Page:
ORLANDO – A recent study that found a high prevalence of undiagnosed or untreated cardiovascular risk factors among patients with moderate to severe psoriasis reinforces the need for routine screening, said Dr. Jeffrey P. Callen.
Cardiovascular disease risk "seems to be increased in our patients with moderate to severe psoriasis, the kinds of patients who require systemic therapy," said Dr. Callen.
In the study, a total 59% of patients had at least two established cardiovascular risk factors, and 29% had three or more. Importantly, using Framingham risk scores, the investigators found 19% were at high risk for a cardiovascular event (J. Am. Acad. Dermatol. 2012;67:76-85).
Although comorbidities of psoriasis have garnered a lot of research, "what is relatively new is some of our systemic therapies might moderate or lessen these comorbidities and lessen patient risks in the future," said Dr. Callen, chief of the division of dermatology at the University of Louisville (Ky.).
Methotrexate therapy, for example, reduced the incidence of vascular disease in veterans with psoriasis or rheumatoid arthritis (J. Am. Acad. Dermatol. 2005;52:262-7). A lower to moderate cumulative dose appeared to be more beneficial than higher dose methotrexate, he said at the annual meeting of the Florida Society of Dermatology and Dermatologic Surgery.
In a more recent study, tumor necrosis factor (TNF) antagonist therapy improved aortic stiffness among 60 patients with inflammatory arthropathies, including psoriatic arthritis, rheumatoid arthritis, and ankylosing spondylitis (Hypertension 2010;55:333-8). "Those treated had a decrease in aortic stiffness, suggesting there is something we are doing with our systemic therapies," Dr. Callen said. "At least in the short run, this intervention might have some impact on cardiovascular disease."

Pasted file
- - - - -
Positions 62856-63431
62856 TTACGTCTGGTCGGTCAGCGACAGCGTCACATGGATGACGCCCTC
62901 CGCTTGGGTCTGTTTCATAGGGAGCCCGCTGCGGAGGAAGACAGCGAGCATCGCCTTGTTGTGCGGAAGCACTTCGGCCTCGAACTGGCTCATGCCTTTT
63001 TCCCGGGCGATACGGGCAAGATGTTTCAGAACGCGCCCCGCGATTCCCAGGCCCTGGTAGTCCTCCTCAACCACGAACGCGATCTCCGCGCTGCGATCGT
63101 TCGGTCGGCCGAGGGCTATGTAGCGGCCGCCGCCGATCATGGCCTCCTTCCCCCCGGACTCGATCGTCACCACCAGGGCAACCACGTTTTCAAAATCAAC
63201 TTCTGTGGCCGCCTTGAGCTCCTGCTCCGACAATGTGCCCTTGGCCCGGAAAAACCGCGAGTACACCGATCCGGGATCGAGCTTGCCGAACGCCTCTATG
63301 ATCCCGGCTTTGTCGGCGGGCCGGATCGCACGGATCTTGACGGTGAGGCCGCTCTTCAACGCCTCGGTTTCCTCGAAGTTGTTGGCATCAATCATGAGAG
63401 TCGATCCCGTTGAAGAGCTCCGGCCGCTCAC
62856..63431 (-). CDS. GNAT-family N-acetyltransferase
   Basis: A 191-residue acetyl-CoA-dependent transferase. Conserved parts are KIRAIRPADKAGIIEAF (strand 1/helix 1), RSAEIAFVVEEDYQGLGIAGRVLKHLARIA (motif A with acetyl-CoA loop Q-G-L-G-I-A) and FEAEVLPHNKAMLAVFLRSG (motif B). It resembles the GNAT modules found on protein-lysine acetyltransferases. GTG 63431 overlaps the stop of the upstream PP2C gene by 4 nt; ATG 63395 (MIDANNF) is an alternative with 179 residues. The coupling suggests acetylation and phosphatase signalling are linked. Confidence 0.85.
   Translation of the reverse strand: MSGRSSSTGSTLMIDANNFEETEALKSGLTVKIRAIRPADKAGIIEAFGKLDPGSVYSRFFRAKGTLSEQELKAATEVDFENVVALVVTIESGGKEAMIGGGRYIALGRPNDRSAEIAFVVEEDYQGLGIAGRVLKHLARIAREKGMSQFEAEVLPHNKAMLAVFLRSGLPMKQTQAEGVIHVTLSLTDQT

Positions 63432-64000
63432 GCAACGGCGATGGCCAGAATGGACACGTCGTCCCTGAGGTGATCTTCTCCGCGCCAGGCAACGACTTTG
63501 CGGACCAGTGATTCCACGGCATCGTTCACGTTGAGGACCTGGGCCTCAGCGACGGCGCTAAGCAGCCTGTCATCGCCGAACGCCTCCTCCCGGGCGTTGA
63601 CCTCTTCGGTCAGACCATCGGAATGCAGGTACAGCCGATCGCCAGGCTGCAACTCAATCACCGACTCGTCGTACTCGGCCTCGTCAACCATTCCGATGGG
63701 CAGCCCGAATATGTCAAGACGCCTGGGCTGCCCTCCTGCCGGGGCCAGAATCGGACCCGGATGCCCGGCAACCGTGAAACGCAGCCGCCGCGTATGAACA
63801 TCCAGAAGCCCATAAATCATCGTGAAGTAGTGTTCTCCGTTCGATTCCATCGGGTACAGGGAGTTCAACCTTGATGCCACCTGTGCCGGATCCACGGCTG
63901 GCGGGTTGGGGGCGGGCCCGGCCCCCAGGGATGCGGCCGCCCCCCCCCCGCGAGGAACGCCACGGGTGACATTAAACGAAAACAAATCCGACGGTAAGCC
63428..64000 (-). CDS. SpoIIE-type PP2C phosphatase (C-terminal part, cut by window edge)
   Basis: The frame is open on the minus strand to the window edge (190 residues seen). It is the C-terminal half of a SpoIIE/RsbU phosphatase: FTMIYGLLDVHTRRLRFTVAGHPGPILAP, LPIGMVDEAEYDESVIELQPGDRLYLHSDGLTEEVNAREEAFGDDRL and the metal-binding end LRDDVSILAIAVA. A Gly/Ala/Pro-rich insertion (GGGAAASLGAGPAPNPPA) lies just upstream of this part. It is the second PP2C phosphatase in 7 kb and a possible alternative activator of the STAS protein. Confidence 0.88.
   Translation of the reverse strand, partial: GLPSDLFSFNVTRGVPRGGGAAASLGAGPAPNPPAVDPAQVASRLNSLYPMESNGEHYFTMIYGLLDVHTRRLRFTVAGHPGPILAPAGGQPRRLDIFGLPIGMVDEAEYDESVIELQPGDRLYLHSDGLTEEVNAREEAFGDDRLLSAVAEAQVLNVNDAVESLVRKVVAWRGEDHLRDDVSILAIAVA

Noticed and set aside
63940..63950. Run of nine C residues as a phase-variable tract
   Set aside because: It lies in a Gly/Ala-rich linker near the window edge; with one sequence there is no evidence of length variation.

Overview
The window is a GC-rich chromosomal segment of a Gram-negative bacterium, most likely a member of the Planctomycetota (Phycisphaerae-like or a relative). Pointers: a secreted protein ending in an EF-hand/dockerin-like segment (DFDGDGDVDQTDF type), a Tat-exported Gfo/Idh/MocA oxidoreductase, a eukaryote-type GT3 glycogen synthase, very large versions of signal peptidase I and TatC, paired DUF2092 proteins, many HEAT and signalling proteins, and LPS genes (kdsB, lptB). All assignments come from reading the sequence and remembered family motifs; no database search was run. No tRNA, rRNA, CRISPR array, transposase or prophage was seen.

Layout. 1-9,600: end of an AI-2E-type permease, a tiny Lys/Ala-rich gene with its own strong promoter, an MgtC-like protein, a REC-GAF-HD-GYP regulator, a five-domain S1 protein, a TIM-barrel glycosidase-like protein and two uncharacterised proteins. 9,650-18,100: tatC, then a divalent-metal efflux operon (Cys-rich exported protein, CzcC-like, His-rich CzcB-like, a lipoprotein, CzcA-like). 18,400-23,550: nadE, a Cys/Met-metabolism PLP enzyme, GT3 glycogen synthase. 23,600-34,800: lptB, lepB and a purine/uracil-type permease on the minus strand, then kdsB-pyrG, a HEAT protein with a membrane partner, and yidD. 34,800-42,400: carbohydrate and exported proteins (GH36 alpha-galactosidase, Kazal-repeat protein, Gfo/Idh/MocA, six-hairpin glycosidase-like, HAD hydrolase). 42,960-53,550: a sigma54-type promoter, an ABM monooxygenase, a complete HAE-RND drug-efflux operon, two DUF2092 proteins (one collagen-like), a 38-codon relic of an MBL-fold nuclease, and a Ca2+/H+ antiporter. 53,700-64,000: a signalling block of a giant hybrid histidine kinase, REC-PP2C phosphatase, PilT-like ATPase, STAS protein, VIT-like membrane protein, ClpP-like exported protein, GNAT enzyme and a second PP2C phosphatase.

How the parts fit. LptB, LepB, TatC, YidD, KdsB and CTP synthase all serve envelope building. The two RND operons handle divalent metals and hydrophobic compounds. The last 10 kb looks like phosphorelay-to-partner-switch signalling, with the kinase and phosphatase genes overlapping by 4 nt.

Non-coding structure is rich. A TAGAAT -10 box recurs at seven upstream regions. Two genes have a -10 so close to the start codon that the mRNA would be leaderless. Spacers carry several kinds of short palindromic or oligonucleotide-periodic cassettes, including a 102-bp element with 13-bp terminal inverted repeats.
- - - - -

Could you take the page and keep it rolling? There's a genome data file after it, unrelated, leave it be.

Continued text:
How much of a concern is aortic stiffness? A comparison of 58 normotensive patients with psoriasis and 36 controls found significantly higher rates of abnormal aortic stiffness in the psoriasis group (Blood Press. 2010:19:351-8).
Another study suggests that treatment with a TNF inhibitor or hydroxychloroquine reduces the risk for new-onset diabetes mellitus among patients with psoriasis or rheumatoid arthritis (JAMA 2011;305:2525-31). The decrease was statistically significant, compared with treatment with other nonbiologic disease-modifying antirheumatic drugs.
"Dermatologists often overlook systemic aspects of skin disease, including psoriasis," said Dr. Callen.
For this reason, Dr. Callen recommends a comprehensive comorbidity monitoring plan, especially for patients with severe psoriasis. Assess blood pressure, heart rate, and body mass index every 2 years, for example. Order a lipid profile and check fasting blood glucose every 5 years (or more frequently in the presence of other risk factors). Ask patients questions about arthritis symptoms regularly, as well. He adapted these recommendations from a report in the British Medical Journal (2010;340:b5666).
Also ask your psoriasis patients about the other medical professionals they consult. "There are patients with severe psoriasis who are not seeing other doctors. I see patients who come in and list me as their primary care physician. I’m not a PCP," he said.
Dr. Callen said he is a consultant to Amgen and a member of the safety monitoring committee for Celgene.